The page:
Sfumato comes from the Italian word "sfumare", meaning "to evaporate like smoke" or "fade out." In painting this refers to the process of layering thin glazes of translucent paint such that there are no visible brush strokes between transitions of tones and no visible lines separating light and dark.
This imperceptible gradation between tones and colors makes the painting look more realistic. It is as though you are seeing your subject on an overcast day when there is a less of a contrast between light and shadow and tones merge gently into one another. Sfumato is also used to create subtle atmospheric and smoky effects, and soft realistic facial features.
Leonardo Da Vinci was a master of the technique of sfumato, as can be seen in the portrait, Mona Lisa (1503-6). Sfumato contributed to her realism and mystery. About Leonardo's technique the PBS/WGBH website says, "Leonardo was fascinated by the way light falls on curved surfaces. The gauzy veil, Mona Lisa's hair, the luminescence of her skin – all are created with layers of transparent color, each only a few molecules thick, making the lady's face appear to glow, and giving the painting an ethereal, almost magical quality."(1)
Chiaroscuro, coming from the Italian for "light/dark" or French for "clair-obscur," is a technique in which an artist intentionally uses a strong contrast of light and dark to create the dramatic illusion of three-dimensional form. A single directional light source shining on the main subject creates highlights and shadows, giving it a feeling of solidity and psychological intensity, and also creating a focal point. Leonardo Da Vinci pioneered this technique, Caravaggio developed it and used it powerfully, and Rembrandt mastered it. They all used it to great effect to give their figures solidity and mass, profound psychological depth, and their paintings great drama.
Rembrandt, in particular, was known for his use of chiaroscuro and is known as "the master of light and shadow." Whereas chiaroscuro can be harsh, Rembrandt used a looser brushstroke that lends a softness to his paintings and a sense of introspection to his self-portraits. The values of the shadows in the figure are comparable to the values of the background. This helps the viewer see the figure as merging with the background, or gently emerging from the darkness. See Self-portrait, 1659 and Self-portrait, 1660.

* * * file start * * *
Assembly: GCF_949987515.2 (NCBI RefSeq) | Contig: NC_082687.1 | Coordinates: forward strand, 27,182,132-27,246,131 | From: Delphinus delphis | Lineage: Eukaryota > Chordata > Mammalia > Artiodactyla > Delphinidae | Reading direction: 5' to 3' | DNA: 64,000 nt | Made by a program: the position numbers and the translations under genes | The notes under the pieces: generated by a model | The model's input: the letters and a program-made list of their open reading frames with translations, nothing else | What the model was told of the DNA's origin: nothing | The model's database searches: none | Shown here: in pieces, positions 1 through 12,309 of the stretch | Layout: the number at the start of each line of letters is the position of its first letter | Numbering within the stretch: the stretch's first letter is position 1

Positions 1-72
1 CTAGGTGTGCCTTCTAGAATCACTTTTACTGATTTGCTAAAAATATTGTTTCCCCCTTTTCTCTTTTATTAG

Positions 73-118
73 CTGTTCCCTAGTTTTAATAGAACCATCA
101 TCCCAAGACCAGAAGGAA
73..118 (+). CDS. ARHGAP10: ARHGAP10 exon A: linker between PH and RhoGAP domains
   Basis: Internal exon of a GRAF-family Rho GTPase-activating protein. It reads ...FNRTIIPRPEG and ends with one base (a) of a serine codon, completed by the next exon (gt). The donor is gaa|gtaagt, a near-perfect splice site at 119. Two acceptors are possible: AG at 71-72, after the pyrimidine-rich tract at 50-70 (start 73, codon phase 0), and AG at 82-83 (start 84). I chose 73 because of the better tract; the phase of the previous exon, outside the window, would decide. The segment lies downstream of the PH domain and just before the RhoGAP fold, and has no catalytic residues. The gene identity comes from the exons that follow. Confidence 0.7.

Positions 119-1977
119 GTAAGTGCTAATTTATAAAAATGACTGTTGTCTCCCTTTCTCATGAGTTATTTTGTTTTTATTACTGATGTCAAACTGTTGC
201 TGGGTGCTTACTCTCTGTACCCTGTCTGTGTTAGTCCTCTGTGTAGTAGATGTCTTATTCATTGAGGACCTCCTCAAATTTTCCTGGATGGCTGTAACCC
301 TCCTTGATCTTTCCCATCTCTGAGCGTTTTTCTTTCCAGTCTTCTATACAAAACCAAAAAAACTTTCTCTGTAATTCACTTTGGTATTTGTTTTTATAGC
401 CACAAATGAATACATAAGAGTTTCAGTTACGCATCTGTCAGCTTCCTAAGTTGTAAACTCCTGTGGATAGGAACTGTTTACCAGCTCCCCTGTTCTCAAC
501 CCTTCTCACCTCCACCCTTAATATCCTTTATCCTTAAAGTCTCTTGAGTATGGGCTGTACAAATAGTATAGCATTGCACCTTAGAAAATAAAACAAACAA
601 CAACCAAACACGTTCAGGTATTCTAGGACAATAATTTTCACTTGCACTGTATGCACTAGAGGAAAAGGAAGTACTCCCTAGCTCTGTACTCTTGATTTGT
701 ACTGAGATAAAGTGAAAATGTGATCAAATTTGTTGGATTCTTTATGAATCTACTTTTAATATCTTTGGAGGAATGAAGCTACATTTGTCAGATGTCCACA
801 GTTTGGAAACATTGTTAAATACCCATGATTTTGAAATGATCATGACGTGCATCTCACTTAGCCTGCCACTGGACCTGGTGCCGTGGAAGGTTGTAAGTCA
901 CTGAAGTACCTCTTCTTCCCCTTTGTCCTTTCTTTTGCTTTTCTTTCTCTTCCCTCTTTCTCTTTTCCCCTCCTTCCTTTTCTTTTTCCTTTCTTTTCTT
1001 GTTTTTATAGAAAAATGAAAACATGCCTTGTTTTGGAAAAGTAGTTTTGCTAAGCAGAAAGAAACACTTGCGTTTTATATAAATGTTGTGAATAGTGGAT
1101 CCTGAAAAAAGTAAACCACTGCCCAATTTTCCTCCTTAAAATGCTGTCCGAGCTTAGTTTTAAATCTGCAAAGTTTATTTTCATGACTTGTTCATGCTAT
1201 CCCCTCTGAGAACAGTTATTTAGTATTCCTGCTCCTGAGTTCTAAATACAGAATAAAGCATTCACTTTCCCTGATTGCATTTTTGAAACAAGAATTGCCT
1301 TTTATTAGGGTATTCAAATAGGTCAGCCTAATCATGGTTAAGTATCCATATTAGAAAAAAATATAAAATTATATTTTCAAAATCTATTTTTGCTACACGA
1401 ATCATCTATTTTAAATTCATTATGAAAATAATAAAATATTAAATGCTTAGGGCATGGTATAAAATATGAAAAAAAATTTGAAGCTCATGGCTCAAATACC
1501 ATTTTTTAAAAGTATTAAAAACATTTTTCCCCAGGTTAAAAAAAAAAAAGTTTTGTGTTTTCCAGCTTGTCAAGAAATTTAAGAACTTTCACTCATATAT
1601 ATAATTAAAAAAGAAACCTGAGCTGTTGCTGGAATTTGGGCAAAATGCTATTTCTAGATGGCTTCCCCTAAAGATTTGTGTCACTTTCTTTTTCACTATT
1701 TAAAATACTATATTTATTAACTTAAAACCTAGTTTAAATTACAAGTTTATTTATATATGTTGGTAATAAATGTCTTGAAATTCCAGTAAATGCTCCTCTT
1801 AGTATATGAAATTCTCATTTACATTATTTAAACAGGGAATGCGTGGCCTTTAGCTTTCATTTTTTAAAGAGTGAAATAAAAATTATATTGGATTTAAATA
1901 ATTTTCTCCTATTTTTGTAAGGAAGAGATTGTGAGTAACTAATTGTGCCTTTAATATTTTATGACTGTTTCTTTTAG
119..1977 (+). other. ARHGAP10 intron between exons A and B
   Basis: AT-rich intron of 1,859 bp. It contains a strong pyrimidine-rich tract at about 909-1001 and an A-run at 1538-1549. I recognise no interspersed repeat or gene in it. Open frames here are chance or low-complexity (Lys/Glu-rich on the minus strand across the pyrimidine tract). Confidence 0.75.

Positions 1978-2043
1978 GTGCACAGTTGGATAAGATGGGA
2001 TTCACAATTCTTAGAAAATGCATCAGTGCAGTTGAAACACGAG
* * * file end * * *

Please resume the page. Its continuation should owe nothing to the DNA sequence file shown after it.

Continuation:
Tenebrism, stemming from the Italian word "tenebroso" meaning dark or murky, is an extreme use of chiaroscuro in figurative compositions, such that the contrasts between light and dark are heightened, dark shadows are used to obscure parts of the composition, and figural forms are emerging from a background of deep shadows and intense, completely black, darkness. Other terms used to describe tenebrism are dramatic illumination, night pictures, or painting in "the dark manner." There is usually a single light source illuminating a figure in what is overall a very dark painting. It is as though there is a spotlight on the subject. This contrast serves to emphasize the lighter area and the effect is highly dramatic, as in Judith Beheading Holofernes,1598, shown above. Tenebrism was introduced by Caravaggio during the Baroque period. Other examples areThe Conversion of Saint Paul (The Conversion on the Way to Damascus), 1600-01 and David with the Head of Goliath, 1610.
While the masters of the Renaissance may have invented these techniques - sfumato, chiaroscuro, and tenebrism - and used them brilliantly, they are certainly not outdated. Understanding these techniques and how to use them can help you bring dramatic space and three-dimensional form into your paintings.
Grisaille (/ɡrᵻˈzaɪ/ or /ɡrᵻˈzeɪl/; French: gris [ɡʁizaj] 'grey') is a term for a painting executed entirely in shades of grey or of another neutral greyish colour. It is particularly used in large decorative schemes in imitation of sculpture. Many grisailles in fact include a slightly wider colour range, like the Andrea del Sarto fresco illustrated. Paintings executed in brown are referred to as brunaille, and paintings executed in green are called verdaille.
A grisaille may be executed for its own sake, as underpainting for an oil painting (in preparation for glazing layers of colour over it), or as a model for an engraver to work from. "Rubens and his school sometimes use monochrome techniques in sketching compositions for engravers." Full colouring of a subject makes many more demands of an artist, and working in grisaille was often chosen as being quicker and cheaper, although the effect was sometimes deliberately chosen for aesthetic reasons. Grisaille paintings resemble the drawings, normally in monochrome, that artists from the Renaissance on were trained to produce; like drawings they can also betray the hand of a less talented assistant more easily than a fully coloured painting.